For the past several weeks, Imperial Tobacco has been ramping up its “Facts not Fear” campaign.
Their clear message — as shown in a display in a local Ottawa shopping mall — is that vaping products are not as harmful as health scientists are claiming.
Well, we’ve been down this road before. In the 1950s through 2000s, the same companies refused to acknowledge that cigarettes caused harm.
The century may have changed. The product may look different, but the marketing goal has not fundamentally altered for 50 years: “Doubt is our product.”
Despite its familiarity, there are some surprising things about this campaign — such as the apparent absence of a government response.
1) Tobacco company PR-campaigns to impede public knowledge of harms were recently denounced by Canadian courts. Oddly, consumer protection agencies are not involved.
In their rulings in favour of injured Quebec smokers, the Quebec Superior Court and the Quebec Court of Appeal ruled that campaigns aimed reducing concerns about the health effects from product use was a form of misleading advertising.
Consumer protection laws exist in each Canadian province — and also at the federal level. The Quebec rulings not only make it obvious that they should step in to protect the public from such misrepresentation, but also make it easy for them to do so. The relevant case-law has already been assembled and is ready to present to other courts.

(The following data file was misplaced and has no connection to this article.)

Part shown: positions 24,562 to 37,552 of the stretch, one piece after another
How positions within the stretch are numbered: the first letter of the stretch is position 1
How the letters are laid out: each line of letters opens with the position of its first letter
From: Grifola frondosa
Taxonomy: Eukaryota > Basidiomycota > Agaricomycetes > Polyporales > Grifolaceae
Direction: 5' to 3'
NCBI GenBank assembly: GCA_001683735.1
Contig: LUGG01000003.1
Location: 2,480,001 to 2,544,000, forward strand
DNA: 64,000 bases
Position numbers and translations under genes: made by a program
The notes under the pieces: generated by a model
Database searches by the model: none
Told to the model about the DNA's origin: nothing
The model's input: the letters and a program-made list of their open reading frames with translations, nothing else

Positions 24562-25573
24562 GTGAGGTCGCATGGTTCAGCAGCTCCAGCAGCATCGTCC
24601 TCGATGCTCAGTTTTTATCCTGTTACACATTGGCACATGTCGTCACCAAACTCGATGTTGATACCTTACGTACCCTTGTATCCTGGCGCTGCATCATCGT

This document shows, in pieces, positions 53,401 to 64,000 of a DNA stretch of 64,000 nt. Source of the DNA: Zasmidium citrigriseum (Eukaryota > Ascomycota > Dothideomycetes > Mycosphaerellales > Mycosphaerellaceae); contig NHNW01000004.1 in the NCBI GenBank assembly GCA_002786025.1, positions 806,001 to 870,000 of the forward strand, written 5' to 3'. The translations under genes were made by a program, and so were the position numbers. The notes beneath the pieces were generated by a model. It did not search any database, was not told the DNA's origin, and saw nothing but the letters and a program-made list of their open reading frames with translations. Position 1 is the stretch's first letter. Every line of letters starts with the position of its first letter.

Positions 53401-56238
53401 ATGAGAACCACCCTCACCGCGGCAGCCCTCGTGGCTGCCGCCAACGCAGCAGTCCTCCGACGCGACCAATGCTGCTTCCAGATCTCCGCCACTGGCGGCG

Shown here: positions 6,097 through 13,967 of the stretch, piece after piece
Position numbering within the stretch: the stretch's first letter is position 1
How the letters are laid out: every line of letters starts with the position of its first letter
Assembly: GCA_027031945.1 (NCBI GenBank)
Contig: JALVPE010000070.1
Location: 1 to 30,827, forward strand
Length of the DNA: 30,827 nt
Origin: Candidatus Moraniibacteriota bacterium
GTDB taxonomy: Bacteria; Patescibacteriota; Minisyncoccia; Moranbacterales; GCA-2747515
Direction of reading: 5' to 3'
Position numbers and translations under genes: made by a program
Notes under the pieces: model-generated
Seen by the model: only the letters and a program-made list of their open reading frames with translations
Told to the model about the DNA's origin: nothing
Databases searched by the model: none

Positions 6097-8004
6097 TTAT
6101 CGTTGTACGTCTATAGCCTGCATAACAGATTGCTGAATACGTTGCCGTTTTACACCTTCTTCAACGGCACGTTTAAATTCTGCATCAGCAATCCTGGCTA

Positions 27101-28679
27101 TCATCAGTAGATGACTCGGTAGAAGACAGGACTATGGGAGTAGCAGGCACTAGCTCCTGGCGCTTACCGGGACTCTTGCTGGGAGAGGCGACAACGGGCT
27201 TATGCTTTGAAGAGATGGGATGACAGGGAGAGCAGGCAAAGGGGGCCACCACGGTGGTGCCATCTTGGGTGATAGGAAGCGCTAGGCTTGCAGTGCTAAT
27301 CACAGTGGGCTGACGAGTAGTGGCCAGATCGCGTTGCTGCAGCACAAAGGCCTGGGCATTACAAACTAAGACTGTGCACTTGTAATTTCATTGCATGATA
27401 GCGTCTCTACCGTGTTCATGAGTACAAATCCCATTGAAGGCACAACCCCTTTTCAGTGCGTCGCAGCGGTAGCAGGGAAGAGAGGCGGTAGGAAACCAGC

Yet none of them have made public any concerns with Imperial Tobacco’s claim, although CBC news and others have reported that Health Canada and the Quebec health ministry were “investigating”. (This week we sent a reminder to the federal Commissioner that action was needed).
2) Imperial Tobacco is currently in insolvency protection, with strict limits on what it can spend its money on. Oddly, the provinces have not used their influence to stop tobacco companies from advertising.
Following the Quebec rulings cited above, each of the 3 large tobacco companies sought protection under the federal Companies’ Creditors Arrangement Act (CCAA). This bought them some peace, as it suspended all of the provincial lawsuits they were fighting. But it also put them under strict conditions about how they could conduct their business during this period, with the provinces (as creditors) having significant say over the terms of their protective court order.
Yet none of the provinces has voiced objections about the firms being able to continue to advertise during this involvency period. There are a number of reasons why they might have been expected to object to the companies’ being allowed to continue run promotional and political advertising campaigns during the insolvency period:
- It was in large measure the promotional practices of the companies which were at the heart of the Quebec rulings which triggered the CCAA process.
- There is no evidence that the companies have adjusted their marketing practices to reflect the rulings of the Quebec courts.
- Consumers are currently prohibited from asking other courts for injunctive relief under consumer protection laws, and thus have little protection from any deceptive marketing practices of the applicants.
- Restrictions on promotional expenditures will increase the revenue available to creditors in these proceedings.